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A Crowding-Out Effect for Relative Income

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  • Benno Torgler
  • Bruno S.Frey
  • Markus Schaffner
  • Sascha L.Schmidt

Abstract

The risk of external interventions crowding-out intrinsic motivation has long been established in economics. This paper introduces a new dimension by arguing that a crowding-out effect does become possible if individuals receive higher relative compensation. Using a unique, large data set that focuses on 26 seasons in basketball (NBA) we find empirical support for a relative crowding-out effect. Performance is reduced as a reaction to a relative income advantage.

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File URL: http://external-apps.qut.edu.au/business/documents/discussionPapers/2008/236Torgler.pdf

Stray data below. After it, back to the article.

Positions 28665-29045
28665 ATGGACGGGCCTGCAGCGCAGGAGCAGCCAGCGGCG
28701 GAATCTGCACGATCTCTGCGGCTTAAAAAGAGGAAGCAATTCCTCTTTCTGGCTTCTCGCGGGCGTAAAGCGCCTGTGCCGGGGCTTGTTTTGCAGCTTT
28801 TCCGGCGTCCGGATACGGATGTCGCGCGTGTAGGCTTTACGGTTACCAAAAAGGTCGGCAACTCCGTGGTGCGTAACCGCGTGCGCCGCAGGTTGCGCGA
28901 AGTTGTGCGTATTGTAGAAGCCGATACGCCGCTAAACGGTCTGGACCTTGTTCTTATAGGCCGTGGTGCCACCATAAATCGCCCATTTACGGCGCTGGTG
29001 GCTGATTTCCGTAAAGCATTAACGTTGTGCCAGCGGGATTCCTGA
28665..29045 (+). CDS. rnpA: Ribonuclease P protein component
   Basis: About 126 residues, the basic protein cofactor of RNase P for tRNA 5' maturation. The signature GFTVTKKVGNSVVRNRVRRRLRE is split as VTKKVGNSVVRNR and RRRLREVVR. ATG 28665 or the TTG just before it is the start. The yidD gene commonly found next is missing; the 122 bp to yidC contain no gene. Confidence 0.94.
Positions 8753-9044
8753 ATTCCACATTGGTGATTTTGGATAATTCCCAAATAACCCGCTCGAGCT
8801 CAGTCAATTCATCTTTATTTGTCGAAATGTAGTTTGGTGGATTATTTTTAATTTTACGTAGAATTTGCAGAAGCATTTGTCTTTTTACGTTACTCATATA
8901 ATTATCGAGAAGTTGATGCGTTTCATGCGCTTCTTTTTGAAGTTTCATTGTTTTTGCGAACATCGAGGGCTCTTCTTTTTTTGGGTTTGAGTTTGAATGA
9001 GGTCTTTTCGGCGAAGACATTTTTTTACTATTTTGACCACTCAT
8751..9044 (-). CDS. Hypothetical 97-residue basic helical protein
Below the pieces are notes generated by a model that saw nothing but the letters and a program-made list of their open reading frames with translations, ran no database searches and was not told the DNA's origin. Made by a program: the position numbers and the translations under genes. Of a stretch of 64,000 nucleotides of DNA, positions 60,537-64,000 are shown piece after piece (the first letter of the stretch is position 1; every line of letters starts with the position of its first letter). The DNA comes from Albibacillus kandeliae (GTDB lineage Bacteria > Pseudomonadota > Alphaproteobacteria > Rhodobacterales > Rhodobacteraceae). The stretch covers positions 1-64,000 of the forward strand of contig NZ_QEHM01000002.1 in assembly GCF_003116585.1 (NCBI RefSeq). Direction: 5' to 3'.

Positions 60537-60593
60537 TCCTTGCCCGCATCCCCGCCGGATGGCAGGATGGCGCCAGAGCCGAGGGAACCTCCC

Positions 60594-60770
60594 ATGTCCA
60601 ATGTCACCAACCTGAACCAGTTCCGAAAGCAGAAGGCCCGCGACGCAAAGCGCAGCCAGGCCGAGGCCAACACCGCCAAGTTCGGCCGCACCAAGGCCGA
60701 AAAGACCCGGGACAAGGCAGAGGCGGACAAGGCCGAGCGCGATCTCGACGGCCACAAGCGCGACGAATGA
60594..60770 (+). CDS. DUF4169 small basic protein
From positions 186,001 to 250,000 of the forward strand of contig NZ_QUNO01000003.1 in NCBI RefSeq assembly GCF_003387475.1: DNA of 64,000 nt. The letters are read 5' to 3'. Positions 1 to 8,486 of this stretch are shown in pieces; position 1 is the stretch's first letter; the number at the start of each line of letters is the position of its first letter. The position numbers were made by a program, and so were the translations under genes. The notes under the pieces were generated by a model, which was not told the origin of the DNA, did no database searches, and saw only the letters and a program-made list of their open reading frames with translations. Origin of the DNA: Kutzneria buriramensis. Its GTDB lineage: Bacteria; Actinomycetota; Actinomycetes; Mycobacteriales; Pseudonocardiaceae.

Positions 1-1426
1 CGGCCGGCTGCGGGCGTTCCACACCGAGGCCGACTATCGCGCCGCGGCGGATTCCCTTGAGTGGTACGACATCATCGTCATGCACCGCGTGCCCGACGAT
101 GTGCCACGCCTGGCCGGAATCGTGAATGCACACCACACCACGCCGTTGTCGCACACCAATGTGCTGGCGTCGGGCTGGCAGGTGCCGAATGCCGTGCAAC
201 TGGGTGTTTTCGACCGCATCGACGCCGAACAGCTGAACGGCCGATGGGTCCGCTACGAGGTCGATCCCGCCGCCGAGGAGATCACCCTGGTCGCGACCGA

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Bibliographic Info

Paper provided by School of Economics and Finance, Queensland University of Technology in its series School of Economics and Finance Discussion Papers and Working Papers Series with number 236.

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Length: 7 Pages
Date of creation: 23 Oct 2008
Date of revision:
Handle: RePEc:qut:dpaper:236

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Keywords: Crowding-out; relative income; positional concerns; motivation;

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  1. Frey, Bruno S & Jegen, Reto, 2001. " Motivation Crowding Theory," Journal of Economic Surveys, Wiley Blackwell, vol. 15(5), pages 589-611, December.
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  9. Roland Benabou & Jean Tirole, 2003. "Intrinsic and Extrinsic Motivation," Review of Economic Studies, Wiley Blackwell, vol. 70(3), pages 489-520, 07.
  10. George Loewenstein & Ted O'Donoghue & Matthew Rabin, 2001. "Projection Bias in Predicting Future Utility," General Economics and Teaching 0012003, EconWPA.
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